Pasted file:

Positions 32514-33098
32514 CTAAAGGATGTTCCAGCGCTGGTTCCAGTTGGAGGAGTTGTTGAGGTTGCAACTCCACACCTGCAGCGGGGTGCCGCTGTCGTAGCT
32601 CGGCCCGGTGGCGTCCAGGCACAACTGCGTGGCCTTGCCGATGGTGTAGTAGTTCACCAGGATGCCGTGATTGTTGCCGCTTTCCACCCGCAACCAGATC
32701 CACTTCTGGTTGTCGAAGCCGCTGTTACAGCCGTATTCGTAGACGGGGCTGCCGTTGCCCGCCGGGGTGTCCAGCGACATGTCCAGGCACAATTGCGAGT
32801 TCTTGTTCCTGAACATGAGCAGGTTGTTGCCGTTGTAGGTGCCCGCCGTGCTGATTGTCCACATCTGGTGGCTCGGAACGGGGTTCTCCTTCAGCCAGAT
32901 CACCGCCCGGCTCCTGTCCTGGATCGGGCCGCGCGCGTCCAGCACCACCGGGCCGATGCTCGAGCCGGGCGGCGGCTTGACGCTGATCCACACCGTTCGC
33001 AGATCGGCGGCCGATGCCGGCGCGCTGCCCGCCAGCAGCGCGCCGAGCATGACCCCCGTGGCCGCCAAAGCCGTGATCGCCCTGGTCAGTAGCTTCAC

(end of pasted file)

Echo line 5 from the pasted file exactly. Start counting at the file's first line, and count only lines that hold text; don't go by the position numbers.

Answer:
32801 TCTTGTTCCTGAACATGAGCAGGTTGTTGCCGTTGTAGGTGCCCGCCGTGCTGATTGTCCACATCTGGTGGCTCGGAACGGGGTTCTCCTTCAGCCAGAT